Vertigo (1958) - quotes
Quotations relating to Vertigo (1958)...
Just like he'd said, "I always wanted to do a dolly shot in an auto factory," [Hitchcock] said, "I always wanted to do a chase across the faces of Mount Rushmore." And I thought, "Hey, I really like that idea." And that was the seed of the flower that took eleven months to grow. But I had to ask myself, "Who's chasing whom over the faces of Mount Rushmore?" and "How do they get there?" and "Why?" And that took quite a bit of doing on my part. I remember that I used to squeeze out a tiny bit of the screenplay every day, fully convinced that it would never actually become a movie. There were many nights when I would be driving home from the studio thinking that we were just kidding ourselves and wondering how long the charade would go on. The truth is, even with all my experience, I really didn't know how to write the script. I'd never written a movie like that before, but gradually I eked it out or, at least, the first sixty-five pages and then Hitch went off to make "Vertigo". So I'd sit there in my lonely office, and many times I'd go home at night having written less than half a page, completely discouraged. And several times I tried to quit while he was away, but my agent wouldn't let me, saying, "You've already quit 'The Wreck of the Mary Deare', you can't quit this one too." So I was kind of trapped into doing it.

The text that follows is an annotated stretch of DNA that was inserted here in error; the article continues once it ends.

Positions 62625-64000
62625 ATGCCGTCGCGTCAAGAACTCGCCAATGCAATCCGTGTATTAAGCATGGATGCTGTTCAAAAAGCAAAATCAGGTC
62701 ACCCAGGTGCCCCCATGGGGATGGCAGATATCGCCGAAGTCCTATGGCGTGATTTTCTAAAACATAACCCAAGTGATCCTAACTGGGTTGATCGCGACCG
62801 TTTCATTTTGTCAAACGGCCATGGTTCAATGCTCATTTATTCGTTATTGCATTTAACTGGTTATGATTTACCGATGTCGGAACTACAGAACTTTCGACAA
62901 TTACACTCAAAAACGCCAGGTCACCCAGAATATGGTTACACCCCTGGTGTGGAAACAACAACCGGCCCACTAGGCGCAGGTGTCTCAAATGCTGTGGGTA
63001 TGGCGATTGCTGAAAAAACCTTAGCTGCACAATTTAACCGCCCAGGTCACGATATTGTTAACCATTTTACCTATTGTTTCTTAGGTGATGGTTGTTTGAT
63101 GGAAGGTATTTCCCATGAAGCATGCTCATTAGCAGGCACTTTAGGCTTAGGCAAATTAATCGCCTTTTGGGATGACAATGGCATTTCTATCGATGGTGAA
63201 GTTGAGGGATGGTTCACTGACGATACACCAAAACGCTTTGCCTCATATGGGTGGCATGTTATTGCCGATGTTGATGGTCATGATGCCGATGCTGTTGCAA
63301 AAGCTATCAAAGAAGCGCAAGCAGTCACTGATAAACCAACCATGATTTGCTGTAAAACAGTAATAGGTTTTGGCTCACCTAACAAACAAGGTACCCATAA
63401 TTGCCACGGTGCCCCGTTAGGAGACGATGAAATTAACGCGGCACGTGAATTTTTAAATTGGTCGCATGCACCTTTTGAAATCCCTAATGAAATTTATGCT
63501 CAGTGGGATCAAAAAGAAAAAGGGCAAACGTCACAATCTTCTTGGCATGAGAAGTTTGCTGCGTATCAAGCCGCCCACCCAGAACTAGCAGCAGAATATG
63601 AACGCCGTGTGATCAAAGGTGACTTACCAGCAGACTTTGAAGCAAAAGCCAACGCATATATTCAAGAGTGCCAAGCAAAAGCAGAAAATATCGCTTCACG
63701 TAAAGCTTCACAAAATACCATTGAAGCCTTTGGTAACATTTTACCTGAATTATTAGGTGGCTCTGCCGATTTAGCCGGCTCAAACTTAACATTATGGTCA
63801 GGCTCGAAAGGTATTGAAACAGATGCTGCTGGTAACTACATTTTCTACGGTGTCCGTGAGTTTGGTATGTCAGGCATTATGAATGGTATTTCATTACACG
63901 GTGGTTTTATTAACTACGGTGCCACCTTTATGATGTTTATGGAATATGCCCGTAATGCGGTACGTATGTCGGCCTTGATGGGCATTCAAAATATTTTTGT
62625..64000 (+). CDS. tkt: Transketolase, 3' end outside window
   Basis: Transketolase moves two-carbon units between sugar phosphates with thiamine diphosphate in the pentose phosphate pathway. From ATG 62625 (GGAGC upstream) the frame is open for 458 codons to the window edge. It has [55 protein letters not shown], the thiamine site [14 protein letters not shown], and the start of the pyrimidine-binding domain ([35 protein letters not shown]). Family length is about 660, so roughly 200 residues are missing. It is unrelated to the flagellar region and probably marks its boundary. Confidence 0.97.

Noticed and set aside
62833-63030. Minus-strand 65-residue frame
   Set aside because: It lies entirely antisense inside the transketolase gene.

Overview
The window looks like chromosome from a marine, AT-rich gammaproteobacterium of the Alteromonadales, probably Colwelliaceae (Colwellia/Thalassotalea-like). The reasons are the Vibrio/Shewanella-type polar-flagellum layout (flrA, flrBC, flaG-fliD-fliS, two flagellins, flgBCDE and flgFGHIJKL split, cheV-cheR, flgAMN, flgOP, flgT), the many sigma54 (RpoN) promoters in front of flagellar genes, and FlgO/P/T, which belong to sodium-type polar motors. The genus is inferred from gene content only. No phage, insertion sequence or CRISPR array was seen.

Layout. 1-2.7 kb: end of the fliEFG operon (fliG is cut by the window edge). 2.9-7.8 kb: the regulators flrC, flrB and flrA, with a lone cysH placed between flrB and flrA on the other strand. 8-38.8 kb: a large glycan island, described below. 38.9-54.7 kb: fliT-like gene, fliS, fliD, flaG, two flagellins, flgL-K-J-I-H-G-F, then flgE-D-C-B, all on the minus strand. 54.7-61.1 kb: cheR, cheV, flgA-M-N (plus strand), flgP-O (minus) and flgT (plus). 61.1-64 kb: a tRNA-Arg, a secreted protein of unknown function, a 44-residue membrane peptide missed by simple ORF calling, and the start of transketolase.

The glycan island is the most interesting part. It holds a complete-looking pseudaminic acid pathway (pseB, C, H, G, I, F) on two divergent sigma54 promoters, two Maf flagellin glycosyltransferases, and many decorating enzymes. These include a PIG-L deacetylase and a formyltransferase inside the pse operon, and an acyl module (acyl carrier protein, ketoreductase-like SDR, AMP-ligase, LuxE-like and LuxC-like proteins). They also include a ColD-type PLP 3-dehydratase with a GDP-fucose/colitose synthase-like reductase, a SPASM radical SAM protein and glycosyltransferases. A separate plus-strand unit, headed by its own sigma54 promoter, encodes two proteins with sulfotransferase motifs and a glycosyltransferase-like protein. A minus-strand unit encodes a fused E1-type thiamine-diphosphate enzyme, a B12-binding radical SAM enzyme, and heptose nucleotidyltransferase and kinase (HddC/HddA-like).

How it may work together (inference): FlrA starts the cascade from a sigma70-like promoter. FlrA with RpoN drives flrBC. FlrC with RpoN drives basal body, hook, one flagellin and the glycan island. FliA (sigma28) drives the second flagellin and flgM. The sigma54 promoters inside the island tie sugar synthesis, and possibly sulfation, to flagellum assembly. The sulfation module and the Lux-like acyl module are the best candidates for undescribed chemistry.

— Ernest Lehman (2000)
keywords: Alfred Hitchcock, Mount Rushmore, North by Northwest (1959), The Wreck of the Mary Deare, Vertigo (1958), pre-production, and screenplay
Other Quotes about Vertigo (1958)
I went up to Santa Cruz for his birthday when we were making Vertigo, for instance. His daughter Pat was there, and we were on the veranda as the phone was ringing with well-wishers. Hitch was quite a guy. I couldn't keep up with him. You know, he would even carry your bags up to your room. He had terrific energy. I couldn't drink as much as he could, either. I would have to go to bed by midnight, and even then I would be dead the next morning. But not Hitch.
Bumstead recalls spending a weekend in 1957 at Hitchcock's second home in Scotts Valley, California.